Not everyone wants to open a bookstore that has a wine bar. Wine bar, sure. Bookstore, sure. But opening the two is a very unique combination. I'm curious why you are interested in opening a bookstore. I read that you graduated from high school when you were sixteen... Were you going to libraries growing up? Were you going to bookstores? What was your literary history?

My mom wrote poetry. Not formally, but she wrote poetry in the house and she kept journals. My mom grew up in bookstores. There used to be a Jewish-owned bookstore; I believe it was on Grand Concourse. Back in the day, that’s where we used to frequent. My mom was very big on reading, so I grew up reading Toni Morrison, Laura Ingalls Wilder, V. C. Andrews, Sister Souljah, Omar Tyree, and many other authors.

I remember the first book she ever forced me to read was A Tree Grows in Brooklyn. I hated it at the time, but as I grew older I learned to appreciate it.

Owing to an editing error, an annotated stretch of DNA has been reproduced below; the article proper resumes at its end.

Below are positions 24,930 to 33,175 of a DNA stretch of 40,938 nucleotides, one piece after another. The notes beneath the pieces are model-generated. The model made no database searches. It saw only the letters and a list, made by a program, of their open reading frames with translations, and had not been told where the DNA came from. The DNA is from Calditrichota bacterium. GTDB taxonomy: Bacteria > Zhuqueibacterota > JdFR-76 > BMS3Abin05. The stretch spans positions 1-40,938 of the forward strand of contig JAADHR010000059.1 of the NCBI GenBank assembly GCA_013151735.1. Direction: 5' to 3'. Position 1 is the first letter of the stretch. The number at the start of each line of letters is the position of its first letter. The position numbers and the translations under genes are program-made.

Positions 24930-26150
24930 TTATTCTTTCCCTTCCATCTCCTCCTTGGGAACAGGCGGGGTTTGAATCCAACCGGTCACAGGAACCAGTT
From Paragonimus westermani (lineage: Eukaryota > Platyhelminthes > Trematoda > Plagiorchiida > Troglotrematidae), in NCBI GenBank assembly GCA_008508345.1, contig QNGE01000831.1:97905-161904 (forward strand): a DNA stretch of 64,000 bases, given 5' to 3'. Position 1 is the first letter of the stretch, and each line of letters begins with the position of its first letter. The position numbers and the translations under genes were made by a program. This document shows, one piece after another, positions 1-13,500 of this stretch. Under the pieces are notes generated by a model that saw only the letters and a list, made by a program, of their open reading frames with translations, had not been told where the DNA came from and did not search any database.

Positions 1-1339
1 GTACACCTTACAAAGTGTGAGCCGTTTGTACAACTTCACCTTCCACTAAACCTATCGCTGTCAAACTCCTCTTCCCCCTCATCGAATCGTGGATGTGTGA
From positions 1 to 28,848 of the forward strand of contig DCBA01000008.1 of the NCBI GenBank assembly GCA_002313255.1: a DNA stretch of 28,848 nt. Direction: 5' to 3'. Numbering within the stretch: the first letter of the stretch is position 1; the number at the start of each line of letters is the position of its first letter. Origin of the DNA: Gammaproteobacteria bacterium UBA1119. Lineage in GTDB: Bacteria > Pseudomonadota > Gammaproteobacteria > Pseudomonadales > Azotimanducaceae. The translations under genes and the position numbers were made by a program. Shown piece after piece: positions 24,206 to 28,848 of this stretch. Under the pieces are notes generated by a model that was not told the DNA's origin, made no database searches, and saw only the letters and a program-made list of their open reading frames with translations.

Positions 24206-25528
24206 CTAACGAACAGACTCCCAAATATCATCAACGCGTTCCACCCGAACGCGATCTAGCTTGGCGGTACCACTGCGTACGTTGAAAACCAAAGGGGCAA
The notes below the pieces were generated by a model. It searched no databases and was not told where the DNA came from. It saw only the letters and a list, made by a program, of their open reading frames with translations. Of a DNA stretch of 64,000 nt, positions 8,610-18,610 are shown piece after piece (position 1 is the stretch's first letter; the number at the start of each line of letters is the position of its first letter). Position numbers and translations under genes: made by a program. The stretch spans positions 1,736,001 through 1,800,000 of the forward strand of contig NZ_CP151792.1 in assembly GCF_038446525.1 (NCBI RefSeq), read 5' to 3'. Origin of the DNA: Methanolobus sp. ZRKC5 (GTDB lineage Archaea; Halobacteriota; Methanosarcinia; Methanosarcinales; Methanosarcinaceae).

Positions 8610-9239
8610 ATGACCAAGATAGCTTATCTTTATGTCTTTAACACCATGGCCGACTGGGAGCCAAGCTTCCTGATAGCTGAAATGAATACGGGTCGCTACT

My mom was definitely influential in my desire to read. When my stepdad came around when I was about eight-years-old, he was more of a revolutionary spirit. He trained me like a little soldier to be free-spirited, free-thinking, and confident. He’s also very book smart, emphasizing non-fiction, so I had the best of both worlds.

So from an early age you knew that literature could empower. How did you stumble upon this idea of bookstore meets wine bar?

My boyfriend had wanted to open up a bar in this neighborhood. He’s from Long Island City so what we've seen happening in the South Bronx now, we’ve already experienced in Long Island City. So before all of this buzz, and before The Lit. Bar was even conceptualized, he had wanted to open a bar.

I’m the researcher of the team, so I had looked into the cost of getting a liquor license and we just threw the idea out the window because the cost of a liquor license is crazy. So we let the idea go.

Fast-forward about a year, and a petition came to my attention. There were two girls from the Bronx who were saying that the Barnes & Noble that we have in Co-op City was going to be displaced. That Barnes & Noble is really successful, but property owners didn’t want to renew their lease.